Hudson River Valley Wineries

This blog is dedicated to news, events, profiles and reviews of fine food and wine in the Hudson River Valley. We especially feature and spotlight the burgeoning wineries of the Hudson River Region. We accept and will relay information about releases, events, festivals and any toher happening related to food and wine in the Hudson River Valley. Send pertitnent information to

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Carlo DeVito is a long time wine lover, and author of books and magazine articles. He is the author of Wineries of the East Coast. He has traveled to wine regions in California, Canada, up and down the east coast, France, Spain and Chile. He has been a published executive for more than 20 years. He shepherded the wine book program of Wine Spectator as well as worked with Kevin Zraly, Oz Clarke, Matt Kramer, Tom Stevenson, Evan Dawson, Greg Moore, Howard Goldberg, and many other wine writers. He has also published Salvatore Calabrese, Jim Meehan, Clay Risen, and Paul Knorr. Mr. DeVito is the inventor of the mini-kit which has sold more than 100,000,000 copies world wide. He has also publisher such writers as Stephen Hawking, E. O Wilson, Philip Caputo, Gilbert King, James McPherson, John and Mary Gribbin, Thomas Hoving, David Margolick, Arthur M. Schlesinger Jr., John Edgar Wideman, Stanley Crouch, Dan Rather, Dee Brown, Susie Bright, and Eleanor Clift. He is also the owner of Hudson-Chatham Winery, co-founder of the Hudson Berkshire Beverage Trail, and president of the Hudson Valley Wine Country.

Sunday, July 08, 2012

All Over Albany Writes About Dinner on The Clearwater With Hudson Valley Wines

I'm a big fan of Daniel B. and his Fussy Little Blog and All Over Albany. Recently Daniel went to a dinner served aboard The Clearwater, and tasted several Hudson Valley wines along with the dinner and a sail. Here's a portion of the post, and a link to the rest. Cool story, Daniel!

Aboard the Sloop Clearwater for dinner
posted Jul 6, 2012
By Daniel B.

Most days I don't think about the Hudson River. I don't ponder its historical significance. I don't fret about the health of the fishery. Nor do I long to spend any time on its banks. And I'm not alone.

This is why more than forty years ago, folk singer Pete Seeger decided to build a boat. And not just any boat. His boat would be a 106-foot wooden replica of the ships that traversed the Hudson River 200 years ago. It would be called the sloop Clearwater, and its goal would be to bring people to the river.

The boat itself is stunning. It casts a striking figure on the water with its 108-foot mast and 3,000 square foot mainsail. This vessel would be a stunning museum piece, but it is in active use on the river, sailing as far south as New York City and as far north as Albany. The general public can even buy a ticket for a day sail. Money raised from such activities helps to fund the organization's core objectives of environmental education and advocacy.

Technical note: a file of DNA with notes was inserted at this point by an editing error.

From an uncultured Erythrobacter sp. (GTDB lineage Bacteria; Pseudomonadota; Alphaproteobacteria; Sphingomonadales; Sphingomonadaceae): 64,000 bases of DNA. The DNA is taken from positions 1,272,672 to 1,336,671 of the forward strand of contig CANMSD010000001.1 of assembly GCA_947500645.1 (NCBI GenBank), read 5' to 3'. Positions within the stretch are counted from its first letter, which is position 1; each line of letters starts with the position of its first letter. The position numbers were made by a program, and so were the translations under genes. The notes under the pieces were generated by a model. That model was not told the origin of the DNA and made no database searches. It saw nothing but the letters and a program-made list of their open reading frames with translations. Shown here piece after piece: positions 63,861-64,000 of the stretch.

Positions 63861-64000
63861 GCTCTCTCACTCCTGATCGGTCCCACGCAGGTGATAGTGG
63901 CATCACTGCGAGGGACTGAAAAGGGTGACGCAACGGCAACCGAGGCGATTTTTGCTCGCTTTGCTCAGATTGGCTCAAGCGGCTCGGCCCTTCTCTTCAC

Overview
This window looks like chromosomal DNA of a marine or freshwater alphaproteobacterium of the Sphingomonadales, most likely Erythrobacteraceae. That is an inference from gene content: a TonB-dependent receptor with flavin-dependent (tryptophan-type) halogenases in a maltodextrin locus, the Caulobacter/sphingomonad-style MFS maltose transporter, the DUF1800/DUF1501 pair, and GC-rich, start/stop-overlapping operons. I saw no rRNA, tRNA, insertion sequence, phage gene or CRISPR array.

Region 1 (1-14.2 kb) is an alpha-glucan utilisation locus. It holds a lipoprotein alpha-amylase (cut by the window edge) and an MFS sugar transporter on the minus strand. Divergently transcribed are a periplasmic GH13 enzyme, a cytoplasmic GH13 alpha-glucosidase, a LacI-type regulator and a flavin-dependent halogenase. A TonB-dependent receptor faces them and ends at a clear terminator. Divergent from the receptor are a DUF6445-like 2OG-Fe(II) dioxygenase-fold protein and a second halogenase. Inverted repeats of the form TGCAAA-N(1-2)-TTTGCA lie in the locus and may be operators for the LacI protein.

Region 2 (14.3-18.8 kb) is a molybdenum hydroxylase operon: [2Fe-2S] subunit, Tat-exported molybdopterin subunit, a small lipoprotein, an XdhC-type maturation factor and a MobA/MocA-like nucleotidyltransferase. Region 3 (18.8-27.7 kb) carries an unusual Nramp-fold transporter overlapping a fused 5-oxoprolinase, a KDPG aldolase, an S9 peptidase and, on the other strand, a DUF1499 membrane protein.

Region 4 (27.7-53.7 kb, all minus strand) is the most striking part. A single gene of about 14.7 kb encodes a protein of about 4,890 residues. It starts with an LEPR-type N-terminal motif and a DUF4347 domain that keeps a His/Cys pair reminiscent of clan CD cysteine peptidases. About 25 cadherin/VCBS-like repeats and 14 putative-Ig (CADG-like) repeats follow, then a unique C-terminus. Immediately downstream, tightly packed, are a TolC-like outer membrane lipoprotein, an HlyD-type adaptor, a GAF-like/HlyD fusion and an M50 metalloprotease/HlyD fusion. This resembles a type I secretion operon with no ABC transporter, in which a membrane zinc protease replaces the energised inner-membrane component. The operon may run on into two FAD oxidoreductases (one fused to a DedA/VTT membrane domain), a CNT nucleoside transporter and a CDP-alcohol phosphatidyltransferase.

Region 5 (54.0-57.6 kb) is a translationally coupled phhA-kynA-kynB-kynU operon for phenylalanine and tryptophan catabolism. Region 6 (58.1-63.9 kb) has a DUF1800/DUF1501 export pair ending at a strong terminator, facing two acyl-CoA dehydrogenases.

Recently the Chefs Consortium, a regional group of local food advocates, organized a dinner for thirty people on board the Clearwater sailing out of Kingston.

So what's it like to eat the Hudson Valley's bounty while sailing on the Hudson?

First thing's first. You don't want to miss the boat. So you come early. Which is good, because there is a fine selection of regional cheeses and some light snacks before getting on board. Some of these include crostini with a garlic paste made from bulbs that were just dug up that morning.

Soon it's time to board, and the first thing you notice is the size of the Clearwater crew. They are everywhere. It takes a lot of people to run and maintain this boat. Which is not to say there isn't a role for the guests.

Upon boarding the captain gives a brief talk about safety and crewmember Jocelyn provides an overview of the sloop and the organization. Jocelyn is also a pretty good singer, and she teaches everyone a sea shanty to sing while those of able body hoist the sail. Getting the sail up the mast is no small feat. It's huge. And you have to lift the 65-foot wooden boom, too. Guests break into two teams, one on the port side (left) and the other on starboard (right).

But once the sail is up, there are rewards.

First the engine is cut, and all of a sudden things get awfully peaceful. The next thing you hear is the sound of sparkling wine being opened from America's oldest winery, Brotherhood in Washingtonville. All the wines were from New York and included chardonnay from Fox Run Vineyards, a white meritage from Lamoreaux Landing, pinot noir from Tousey Winery in Clermont, and a Bordeaux blend from Cereghino Smith. There was also some cassis from Clinton Vineyards for making Kir Royale.

Read the rest and many more fantastic pictures at:


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